The focus is on those who already have access to performance data – albeit in a form that prohibits or at least discourages its use. But what about the people who do not yet have any access to rel…

The Key to Self-Renewal and Survival

The key to self-renewal and survival for an organization is a performance measurement and management system integrated with key management processes and daily operations.

Courts are conservative institutions. Unlike private business, which society will let disappear, courts are here to stay. They are steeped in the traditions of law that favor stability and continuity (precedence) over innovation and change. Like most public inctitutions, courts were originally created to prevent, or at least to slow down, change. Therefore, courts need to work harder than other public and private organizations to counter rigidity and decay that threaten their continuity.

Revolution every so often, as Thomas Jefferson recommended, is a radical response to senile decay and a failure of self-renewal. Obviously, such destabilization to the point of destruction is no way to run a court.

As Peter Drucker has pointed out in several of his writings, to maintain continuity – to survive – organizations must find…

Project Gainshare

Gainsharing – it’s like profit-sharing in the private sector -- is a system whereby units of government (e.g., a collections division or a jury management unit of a court) share in the gains teams of employees make in their bottom line or that of the state, county or city, without losses in quality of services and programs. Employees receive bonuses or payments based upon the improved productivity or efficiency as reflected in "gains" in cost savings or revenue increases. Gainsharing is based on widely accepted management principles that encourage employee initiative in continuous improvement of program and services to meet the needs of customers and citizens.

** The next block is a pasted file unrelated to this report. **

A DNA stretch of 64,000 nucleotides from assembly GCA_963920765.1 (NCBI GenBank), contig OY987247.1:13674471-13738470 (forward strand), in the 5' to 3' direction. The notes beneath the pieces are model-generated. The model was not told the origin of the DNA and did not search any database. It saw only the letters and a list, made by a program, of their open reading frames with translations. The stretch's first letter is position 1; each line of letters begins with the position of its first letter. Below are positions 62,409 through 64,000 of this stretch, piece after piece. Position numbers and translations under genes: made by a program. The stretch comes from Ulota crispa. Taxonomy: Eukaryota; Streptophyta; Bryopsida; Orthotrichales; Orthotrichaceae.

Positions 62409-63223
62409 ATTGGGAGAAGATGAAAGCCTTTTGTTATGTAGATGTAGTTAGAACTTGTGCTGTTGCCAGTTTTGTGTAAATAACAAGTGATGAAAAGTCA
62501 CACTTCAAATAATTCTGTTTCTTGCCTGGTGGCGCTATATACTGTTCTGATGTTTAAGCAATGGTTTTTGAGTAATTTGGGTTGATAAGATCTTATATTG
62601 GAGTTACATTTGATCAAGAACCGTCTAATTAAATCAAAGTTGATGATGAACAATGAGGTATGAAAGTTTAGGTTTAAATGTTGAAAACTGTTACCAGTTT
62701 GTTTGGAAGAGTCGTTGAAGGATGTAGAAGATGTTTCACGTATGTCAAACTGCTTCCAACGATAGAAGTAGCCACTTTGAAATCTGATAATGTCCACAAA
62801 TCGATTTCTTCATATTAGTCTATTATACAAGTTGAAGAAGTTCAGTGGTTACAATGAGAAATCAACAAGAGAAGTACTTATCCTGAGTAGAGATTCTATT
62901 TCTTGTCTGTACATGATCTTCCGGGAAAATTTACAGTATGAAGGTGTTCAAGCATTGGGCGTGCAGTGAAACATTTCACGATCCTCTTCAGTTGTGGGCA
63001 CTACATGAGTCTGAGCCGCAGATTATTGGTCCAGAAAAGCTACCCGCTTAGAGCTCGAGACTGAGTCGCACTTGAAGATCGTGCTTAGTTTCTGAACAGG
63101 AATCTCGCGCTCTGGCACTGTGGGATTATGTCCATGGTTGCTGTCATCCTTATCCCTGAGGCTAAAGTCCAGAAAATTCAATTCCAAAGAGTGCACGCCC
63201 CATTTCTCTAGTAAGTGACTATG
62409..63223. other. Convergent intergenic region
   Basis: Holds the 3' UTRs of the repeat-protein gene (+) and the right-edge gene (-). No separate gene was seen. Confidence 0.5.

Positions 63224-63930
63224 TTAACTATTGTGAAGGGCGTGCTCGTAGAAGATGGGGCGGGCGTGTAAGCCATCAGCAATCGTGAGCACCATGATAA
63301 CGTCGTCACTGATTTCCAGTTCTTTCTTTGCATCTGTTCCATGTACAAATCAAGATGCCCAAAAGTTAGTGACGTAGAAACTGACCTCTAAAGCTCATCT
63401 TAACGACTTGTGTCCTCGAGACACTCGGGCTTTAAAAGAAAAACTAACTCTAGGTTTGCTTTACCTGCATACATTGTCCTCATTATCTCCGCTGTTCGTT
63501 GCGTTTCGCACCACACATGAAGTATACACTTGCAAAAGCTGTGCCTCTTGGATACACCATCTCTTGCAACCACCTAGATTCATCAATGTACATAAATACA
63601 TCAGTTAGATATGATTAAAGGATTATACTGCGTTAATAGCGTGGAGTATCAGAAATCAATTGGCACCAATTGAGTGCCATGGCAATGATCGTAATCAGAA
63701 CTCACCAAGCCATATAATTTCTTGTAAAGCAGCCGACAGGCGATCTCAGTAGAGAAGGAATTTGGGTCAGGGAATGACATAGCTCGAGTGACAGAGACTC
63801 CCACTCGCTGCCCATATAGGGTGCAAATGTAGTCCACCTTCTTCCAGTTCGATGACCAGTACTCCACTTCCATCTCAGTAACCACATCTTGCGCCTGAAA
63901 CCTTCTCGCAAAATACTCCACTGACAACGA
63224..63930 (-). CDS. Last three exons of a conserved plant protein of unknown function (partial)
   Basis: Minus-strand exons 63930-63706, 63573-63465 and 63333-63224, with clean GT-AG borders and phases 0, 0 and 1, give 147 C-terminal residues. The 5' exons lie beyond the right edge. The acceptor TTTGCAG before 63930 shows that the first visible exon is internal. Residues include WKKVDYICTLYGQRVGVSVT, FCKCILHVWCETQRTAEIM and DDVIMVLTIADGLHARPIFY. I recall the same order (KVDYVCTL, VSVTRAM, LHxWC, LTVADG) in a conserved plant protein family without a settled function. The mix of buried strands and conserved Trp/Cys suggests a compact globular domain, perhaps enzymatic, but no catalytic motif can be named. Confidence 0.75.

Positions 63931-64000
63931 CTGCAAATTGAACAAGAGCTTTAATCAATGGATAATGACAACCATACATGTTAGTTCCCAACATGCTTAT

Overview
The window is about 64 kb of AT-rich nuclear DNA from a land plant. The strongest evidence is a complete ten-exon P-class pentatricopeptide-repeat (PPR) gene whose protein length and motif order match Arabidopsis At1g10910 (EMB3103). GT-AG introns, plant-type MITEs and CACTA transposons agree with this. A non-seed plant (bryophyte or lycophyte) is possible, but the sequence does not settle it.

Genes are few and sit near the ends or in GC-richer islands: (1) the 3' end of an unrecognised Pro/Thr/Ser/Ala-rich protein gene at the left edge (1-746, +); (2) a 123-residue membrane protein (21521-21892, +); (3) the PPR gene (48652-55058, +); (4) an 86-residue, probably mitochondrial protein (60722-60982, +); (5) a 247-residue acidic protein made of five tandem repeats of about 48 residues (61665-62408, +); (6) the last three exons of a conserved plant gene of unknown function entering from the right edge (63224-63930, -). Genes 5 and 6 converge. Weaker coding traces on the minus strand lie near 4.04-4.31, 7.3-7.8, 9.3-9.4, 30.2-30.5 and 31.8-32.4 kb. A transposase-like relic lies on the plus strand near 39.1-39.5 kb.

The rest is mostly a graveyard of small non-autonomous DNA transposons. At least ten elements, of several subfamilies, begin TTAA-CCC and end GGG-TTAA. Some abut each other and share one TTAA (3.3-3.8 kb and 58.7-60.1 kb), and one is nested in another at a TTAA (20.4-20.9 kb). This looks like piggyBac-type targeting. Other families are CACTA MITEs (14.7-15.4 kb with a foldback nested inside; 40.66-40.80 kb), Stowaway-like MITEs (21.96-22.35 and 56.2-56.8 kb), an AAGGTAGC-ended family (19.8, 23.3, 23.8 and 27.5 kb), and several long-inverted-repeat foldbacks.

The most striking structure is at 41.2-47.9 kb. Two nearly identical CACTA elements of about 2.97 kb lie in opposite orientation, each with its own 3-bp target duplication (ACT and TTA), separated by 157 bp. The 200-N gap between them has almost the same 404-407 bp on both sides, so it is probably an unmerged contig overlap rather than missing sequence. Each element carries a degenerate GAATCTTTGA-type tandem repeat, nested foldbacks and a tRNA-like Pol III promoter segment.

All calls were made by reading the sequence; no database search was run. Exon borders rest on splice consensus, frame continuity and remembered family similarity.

In my January 21, 2007 posting I discussed the prospects of gainsharing in courts. The promise for courts, I argued, is that gainsharing may help courts achieve sustained increases in productivity and efficiency, that employees may become more involved in the gains made by the court as they share in the benefits of empl…

Undesirable Variation in Court Performance

Variation in treatment of court users and court employees, in the time and cost of processing cases, in the reliability and integrity of case files, in the compliance with court orders, and in other key court performance areas is inevitable but generally not desirable. If you had your choice of between processes that produced predictable and consistent results and ones that produced good results one day and bad the next, poor quality under some circumstances and good quality in others, which ones would you choose? Both court managers and the public recognize the benefits of stable processes and consistent and predictable results.

Understanding and controlling variation (e.g., knowing whether particular performance falls outside established upper and lower “control limits”) are at the heart of quality improvement methods such as Total Quality Management (TQM) and Six Sigma. More than 25 years ago, W. Edward Deming and Joseph Juran noted that variability on core measures of performance i…